The Writer’s Journey
Until about 6th grade, I grew up in Small-town USA. Everyone knew everyone, and we knew all the juicy tidbits about everyone whether we wanted to or not.
We knew who our neighbors were and what they had for dinner. We knew who made the best fried chicken in town and who didn’t cook a lick.
We knew who had the most and who complained the least.
If Aunt Bertha didn’t feel up to marketing because of the bunion on her big toe, our little local market would go to her. They were happy to deliver.
Church socials were full-scale events especially during the holiday season. The ones with the most food drew the biggest crowds and saved the most souls. It was a well-known fact…er…rumor.
When mamas had babies, they didn’t have to worry about meals for the next week. (And maybe not for a month if the stork delivered twins.) Other women in the community would tag-team their efforts and bless the family with casseroles, stews, pies and cakes, and whatever else that might be needed.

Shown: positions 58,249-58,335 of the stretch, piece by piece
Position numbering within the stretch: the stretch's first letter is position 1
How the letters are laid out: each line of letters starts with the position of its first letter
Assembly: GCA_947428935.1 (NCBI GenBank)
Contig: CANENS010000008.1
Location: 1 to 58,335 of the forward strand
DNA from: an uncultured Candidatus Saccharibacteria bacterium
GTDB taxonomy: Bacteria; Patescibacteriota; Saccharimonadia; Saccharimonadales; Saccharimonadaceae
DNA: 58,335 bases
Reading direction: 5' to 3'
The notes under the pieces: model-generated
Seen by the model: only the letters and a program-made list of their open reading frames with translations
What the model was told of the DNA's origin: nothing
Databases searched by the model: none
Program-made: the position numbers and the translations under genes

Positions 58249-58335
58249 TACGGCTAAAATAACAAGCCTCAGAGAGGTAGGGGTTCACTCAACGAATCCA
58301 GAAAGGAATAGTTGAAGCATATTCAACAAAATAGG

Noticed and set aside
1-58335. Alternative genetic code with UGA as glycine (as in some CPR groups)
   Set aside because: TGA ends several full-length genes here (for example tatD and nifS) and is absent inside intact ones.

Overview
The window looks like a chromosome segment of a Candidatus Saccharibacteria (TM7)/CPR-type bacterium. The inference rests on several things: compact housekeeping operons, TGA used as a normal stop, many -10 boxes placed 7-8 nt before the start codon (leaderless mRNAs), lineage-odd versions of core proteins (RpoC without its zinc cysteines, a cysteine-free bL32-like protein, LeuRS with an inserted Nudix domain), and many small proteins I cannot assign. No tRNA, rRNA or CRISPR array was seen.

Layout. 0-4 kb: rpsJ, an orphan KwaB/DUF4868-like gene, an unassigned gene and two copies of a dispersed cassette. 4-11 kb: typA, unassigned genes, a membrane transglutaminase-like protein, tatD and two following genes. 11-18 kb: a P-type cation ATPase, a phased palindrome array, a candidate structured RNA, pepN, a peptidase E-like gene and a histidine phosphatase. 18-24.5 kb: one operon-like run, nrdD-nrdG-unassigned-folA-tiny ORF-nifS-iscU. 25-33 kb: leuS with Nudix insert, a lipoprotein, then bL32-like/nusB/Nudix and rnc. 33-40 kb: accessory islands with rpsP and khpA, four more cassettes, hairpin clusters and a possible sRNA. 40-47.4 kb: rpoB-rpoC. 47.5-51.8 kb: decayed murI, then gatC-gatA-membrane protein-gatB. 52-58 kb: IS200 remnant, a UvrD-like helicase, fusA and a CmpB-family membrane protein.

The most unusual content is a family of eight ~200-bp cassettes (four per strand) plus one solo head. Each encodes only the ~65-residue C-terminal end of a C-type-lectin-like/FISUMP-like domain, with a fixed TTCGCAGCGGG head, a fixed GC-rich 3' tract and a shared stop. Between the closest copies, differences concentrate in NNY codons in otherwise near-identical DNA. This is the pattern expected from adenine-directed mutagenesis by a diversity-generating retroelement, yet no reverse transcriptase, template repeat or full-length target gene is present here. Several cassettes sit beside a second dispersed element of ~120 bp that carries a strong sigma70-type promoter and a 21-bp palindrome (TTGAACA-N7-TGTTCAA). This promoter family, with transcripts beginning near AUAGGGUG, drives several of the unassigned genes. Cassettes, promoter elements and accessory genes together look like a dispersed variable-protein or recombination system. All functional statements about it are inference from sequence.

To welcome new folks in our midst, we’d often have a “pounding.” That is, we’d shower them with a pound of this or a pound of that. Large boxes would often be packed with cans of coffee, bags of sugar, tins of teas, and containers of staples. We loved getting to know our new friends and neighbors.
We took the time to look past the busyness of life. We stopped and chatted with those on the street. We waved at passing cars and we rarely met a stranger.
We realized our roots and how deeply they were planted.
I loved those childhood years in our tiny, close-knit town. Those times taught me the importance of hearth and home. They forever stitched the seam of resiliency about the fabric of my soul.
I learned that while change is inevitable and good in so many ways, there are just some basics that are non-negotiable. Fads and trends will come and go, but it’s those intrinsic core values that we grow up with, long for, and adhere to that will endure.
We can’t (and shouldn’t) poke our heads in the sand to hide from cultural shifts and societal influences. We can, however, approach those influences confidently when we’re armed with the knowledge of what we know to be true: hearth and home are here to stay.
How we choose to define them is entirely up to us.
Cynthia writes faith-inspired Heartfelt, Homespun Fiction. Her stories are set in the vibrant foothills of the Ozark Mountains.
Her work is represented by Sarah Freese at WordServe Literary.
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